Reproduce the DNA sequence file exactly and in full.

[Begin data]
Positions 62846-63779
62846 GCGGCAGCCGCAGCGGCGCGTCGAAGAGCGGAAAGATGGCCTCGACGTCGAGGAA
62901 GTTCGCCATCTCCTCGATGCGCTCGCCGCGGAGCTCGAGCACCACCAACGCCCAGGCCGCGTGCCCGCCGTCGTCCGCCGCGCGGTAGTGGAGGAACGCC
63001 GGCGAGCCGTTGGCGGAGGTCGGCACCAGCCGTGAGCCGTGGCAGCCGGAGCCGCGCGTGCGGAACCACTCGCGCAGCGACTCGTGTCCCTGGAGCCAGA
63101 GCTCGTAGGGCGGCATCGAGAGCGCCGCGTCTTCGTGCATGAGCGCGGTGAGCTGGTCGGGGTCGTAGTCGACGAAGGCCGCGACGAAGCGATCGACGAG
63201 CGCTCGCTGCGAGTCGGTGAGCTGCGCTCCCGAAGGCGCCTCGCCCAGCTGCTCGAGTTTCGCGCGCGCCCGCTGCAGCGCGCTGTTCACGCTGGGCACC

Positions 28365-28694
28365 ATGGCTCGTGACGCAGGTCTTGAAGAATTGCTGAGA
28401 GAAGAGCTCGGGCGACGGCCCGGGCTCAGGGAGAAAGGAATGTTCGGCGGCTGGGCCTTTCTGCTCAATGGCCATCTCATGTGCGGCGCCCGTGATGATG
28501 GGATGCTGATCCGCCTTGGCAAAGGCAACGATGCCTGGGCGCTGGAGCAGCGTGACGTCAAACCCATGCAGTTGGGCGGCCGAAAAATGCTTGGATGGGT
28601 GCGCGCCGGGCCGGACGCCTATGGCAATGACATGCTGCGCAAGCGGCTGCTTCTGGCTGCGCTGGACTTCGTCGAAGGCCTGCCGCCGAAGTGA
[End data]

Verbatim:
Positions 62846-63779
62846 GCGGCAGCCGCAGCGGCGCGTCGAAGAGCGGAAAGATGGCCTCGACGTCGAGGAA
62901 GTTCGCCATCTCCTCGATGCGCTCGCCGCGGAGCTCGAGCACCACCAACGCCCAGGCCGCGTGCCCGCCGTCGTCCGCCGCGCGGTAGTGGAGGAACGCC
63001 GGCGAGCCGTTGGCGGAGGTCGGCACCAGCCGTGAGCCGTGGCAGCCGGAGCCGCGCGTGCGGAACCACTCGCGCAGCGACTCGTGTCCCTGGAGCCAGA
63101 GCTCGTAGGGCGGCATCGAGAGCGCCGCGTCTTCGTGCATGAGCGCGGTGAGCTGGTCGGGGTCGTAGTCGACGAAGGCCGCGACGAAGCGATCGACGAG
63201 CGCTCGCTGCGAGTCGGTGAGCTGCGCTCCCGAAGGCGCCTCGCCCAGCTGCTCGAGTTTCGCGCGCGCCCGCTGCAGCGCGCTGTTCACGCTGGGCACC

Positions 28365-28694
28365 ATGGCTCGTGACGCAGGTCTTGAAGAATTGCTGAGA
28401 GAAGAGCTCGGGCGACGGCCCGGGCTCAGGGAGAAAGGAATGTTCGGCGGCTGGGCCTTTCTGCTCAATGGCCATCTCATGTGCGGCGCCCGTGATGATG
28501 GGATGCTGATCCGCCTTGGCAAAGGCAACGATGCCTGGGCGCTGGAGCAGCGTGACGTCAAACCCATGCAGTTGGGCGGCCGAAAAATGCTTGGATGGGT
28601 GCGCGCCGGGCCGGACGCCTATGGCAATGACATGCTGCGCAAGCGGCTGCTTCTGGCTGCGCTGGACTTCGTCGAAGGCCTGCCGCCGAAGTGA